It’s against the law to ride dirt bikes within the Baltimore city limits, but the police are not allowed to chase the riders, and police-baiting has become something of a sport with a particular group of young men and adults. What’s more, these riders like to show off and do tricks on their bikes, in the same city streets where ordinary traffic is passing. The greatest prestige is conferred on those who can maintain control of their bike while tilted perpendicular to the ground, a position known as “12 o’clock” in reference to the position of a clock’s hands at that time of day.

Anyone with an ounce of common sense could tell you that this situation will not end well, but it certainly is exhilarating for the bikers, and the conflict with the police seems to add an extra charge to the buzz they get from riding. Lotfy Nathan’s documentary 12 O’Clock Boys captures the joy and exuberance of the riders and downplays the dangers involved, not only from the police, but also from the possibility of falling or losing control of one’s vehicle. It focuses on a charismatic young rider, 12-year-old Pug, who is clearly attracted not only to the riding itself, but also to the attention he receives from the men involved (Pug’s father is not part of his life, and his older brother dies during the three years over which the film was shot).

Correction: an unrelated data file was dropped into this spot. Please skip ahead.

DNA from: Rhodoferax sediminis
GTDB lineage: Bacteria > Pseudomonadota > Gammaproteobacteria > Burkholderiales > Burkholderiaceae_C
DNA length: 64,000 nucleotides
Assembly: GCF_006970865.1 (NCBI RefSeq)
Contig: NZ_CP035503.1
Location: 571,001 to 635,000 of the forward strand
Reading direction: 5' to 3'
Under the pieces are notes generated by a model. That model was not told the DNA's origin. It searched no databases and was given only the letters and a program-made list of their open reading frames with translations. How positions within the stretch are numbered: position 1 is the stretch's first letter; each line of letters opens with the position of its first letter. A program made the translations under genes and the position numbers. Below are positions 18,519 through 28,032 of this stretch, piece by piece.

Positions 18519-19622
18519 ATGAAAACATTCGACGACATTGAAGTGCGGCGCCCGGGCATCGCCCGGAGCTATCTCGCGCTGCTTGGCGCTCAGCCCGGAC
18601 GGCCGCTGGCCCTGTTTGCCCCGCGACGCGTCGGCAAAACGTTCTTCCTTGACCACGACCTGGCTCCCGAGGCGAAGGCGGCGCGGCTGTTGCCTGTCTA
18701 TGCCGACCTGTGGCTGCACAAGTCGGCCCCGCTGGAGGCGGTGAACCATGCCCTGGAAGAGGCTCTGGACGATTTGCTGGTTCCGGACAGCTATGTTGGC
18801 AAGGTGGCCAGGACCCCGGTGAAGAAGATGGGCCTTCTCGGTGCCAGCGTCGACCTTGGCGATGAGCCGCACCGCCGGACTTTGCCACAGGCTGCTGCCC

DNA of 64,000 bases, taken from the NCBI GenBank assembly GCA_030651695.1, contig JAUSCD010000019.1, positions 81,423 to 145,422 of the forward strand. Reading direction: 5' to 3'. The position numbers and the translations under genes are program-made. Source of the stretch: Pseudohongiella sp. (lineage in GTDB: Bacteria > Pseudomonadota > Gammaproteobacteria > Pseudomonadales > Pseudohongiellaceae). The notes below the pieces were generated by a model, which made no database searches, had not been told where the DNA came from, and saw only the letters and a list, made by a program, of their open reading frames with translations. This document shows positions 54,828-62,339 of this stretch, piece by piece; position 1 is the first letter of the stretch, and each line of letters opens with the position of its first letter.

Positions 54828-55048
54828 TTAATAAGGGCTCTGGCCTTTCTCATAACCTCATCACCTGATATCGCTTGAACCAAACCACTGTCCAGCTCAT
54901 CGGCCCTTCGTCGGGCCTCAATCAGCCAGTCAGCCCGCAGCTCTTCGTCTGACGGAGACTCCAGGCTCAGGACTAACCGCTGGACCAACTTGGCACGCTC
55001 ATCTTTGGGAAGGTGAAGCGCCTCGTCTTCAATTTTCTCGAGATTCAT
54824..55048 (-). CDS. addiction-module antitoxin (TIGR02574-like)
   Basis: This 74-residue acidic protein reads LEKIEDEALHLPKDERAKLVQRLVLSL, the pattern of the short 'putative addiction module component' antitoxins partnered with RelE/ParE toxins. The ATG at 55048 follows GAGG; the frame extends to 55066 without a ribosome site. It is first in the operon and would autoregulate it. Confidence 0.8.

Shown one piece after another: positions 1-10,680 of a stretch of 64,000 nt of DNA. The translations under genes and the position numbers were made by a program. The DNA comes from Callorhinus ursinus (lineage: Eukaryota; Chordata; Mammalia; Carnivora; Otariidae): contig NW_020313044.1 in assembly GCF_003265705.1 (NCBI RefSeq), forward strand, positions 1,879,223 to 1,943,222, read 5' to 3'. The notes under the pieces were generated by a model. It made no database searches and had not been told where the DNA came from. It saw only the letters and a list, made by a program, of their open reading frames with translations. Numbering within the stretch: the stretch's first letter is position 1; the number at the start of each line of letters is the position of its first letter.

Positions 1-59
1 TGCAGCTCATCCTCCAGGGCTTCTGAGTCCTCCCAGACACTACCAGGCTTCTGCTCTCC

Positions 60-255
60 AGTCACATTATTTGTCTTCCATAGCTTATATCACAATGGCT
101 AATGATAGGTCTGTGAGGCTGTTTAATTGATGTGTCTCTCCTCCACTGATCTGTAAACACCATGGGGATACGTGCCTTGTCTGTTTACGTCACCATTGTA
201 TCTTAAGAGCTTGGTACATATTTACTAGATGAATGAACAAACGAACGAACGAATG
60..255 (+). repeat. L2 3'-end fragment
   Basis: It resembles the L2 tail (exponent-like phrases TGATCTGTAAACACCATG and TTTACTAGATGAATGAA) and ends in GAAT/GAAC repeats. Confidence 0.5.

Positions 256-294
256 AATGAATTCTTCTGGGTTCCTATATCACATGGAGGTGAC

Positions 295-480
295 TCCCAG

Nathan’s approach is observational and reminds me of the way Steve James constructed Hoop Dreams, following the emerging story while creating context by including footage of Pug and his mother, Coco, at home, and seldom inserting himself into the picture other than to ask questions from off camera. It is implied that Pug is smart (he says he wants to be a veterinarian) but we have to take that on faith, as we do assertions that a particular rider’s death was caused by police activity. Although Coco berates Pug for his attraction to biking, he’s clearly used to ignoring her, and becomes more belligerent as he gets older. The story behind the story here is how the situation got so out of control—not only for this young man, but for an entire community—so that the best energies of countless people are spent in activities that are likely to come to no good end. | Sarah Boslaugh